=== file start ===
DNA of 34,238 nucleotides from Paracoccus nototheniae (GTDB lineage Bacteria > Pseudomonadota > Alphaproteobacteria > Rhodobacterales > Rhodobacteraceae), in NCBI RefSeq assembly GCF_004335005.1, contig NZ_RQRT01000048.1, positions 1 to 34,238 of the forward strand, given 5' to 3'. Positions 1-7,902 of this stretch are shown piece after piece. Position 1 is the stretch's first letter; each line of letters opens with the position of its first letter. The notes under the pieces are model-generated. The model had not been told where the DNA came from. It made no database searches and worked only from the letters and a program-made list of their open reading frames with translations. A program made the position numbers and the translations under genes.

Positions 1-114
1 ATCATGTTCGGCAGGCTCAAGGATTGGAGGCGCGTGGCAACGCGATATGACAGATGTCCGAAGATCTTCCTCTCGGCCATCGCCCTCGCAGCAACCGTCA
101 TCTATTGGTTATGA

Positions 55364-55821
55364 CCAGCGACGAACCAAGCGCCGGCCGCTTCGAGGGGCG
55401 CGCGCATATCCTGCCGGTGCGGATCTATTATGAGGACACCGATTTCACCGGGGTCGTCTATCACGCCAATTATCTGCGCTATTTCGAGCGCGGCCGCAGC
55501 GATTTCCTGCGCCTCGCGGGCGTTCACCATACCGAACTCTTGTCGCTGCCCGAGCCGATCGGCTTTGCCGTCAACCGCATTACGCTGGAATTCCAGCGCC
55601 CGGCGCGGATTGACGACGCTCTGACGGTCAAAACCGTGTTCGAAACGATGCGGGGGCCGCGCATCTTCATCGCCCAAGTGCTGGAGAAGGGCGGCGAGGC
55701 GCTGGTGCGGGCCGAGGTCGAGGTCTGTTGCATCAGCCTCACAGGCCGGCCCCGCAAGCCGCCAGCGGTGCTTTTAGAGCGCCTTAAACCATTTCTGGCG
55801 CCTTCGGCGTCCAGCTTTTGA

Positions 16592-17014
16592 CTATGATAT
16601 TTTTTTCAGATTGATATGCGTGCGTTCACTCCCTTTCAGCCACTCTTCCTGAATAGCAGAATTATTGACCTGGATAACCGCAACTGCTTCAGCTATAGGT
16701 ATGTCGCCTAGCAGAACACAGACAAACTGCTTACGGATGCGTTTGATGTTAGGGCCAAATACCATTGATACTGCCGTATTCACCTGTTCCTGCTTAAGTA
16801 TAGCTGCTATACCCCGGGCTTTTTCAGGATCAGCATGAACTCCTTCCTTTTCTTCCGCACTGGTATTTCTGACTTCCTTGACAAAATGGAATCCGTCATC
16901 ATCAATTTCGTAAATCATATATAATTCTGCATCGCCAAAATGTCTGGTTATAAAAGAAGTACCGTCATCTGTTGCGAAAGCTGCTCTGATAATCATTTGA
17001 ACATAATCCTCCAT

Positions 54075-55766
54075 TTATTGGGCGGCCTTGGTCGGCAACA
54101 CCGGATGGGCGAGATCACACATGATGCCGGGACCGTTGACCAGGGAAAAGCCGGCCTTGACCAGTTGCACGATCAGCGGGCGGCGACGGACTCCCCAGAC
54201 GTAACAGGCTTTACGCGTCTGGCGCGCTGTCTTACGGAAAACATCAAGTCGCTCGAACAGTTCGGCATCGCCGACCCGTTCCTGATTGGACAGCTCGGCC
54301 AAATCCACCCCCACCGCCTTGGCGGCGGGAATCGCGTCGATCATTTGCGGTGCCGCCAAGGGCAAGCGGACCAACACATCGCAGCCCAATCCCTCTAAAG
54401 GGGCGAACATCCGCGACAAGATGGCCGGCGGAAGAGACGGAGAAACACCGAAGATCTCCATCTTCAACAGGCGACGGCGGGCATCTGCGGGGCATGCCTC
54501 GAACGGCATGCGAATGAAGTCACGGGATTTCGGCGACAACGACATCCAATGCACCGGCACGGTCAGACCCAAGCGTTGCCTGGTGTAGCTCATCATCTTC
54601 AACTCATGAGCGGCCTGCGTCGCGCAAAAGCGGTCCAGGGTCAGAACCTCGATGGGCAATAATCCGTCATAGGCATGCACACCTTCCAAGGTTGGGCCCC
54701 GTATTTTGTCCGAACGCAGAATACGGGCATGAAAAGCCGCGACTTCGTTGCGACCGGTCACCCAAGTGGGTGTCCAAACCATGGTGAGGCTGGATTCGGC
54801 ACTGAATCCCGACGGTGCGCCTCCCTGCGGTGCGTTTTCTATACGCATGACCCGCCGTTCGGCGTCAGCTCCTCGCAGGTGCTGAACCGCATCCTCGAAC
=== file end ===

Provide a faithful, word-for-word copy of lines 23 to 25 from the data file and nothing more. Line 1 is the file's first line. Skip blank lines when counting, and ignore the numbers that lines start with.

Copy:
54301 AAATCCACCCCCACCGCCTTGGCGGCGGGAATCGCGTCGATCATTTGCGGTGCCGCCAAGGGCAAGCGGACCAACACATCGCAGCCCAATCCCTCTAAAG
54401 GGGCGAACATCCGCGACAAGATGGCCGGCGGAAGAGACGGAGAAACACCGAAGATCTCCATCTTCAACAGGCGACGGCGGGCATCTGCGGGGCATGCCTC
54501 GAACGGCATGCGAATGAAGTCACGGGATTTCGGCGACAACGACATCCAATGCACCGGCACGGTCAGACCCAAGCGTTGCCTGGTGTAGCTCATCATCTTC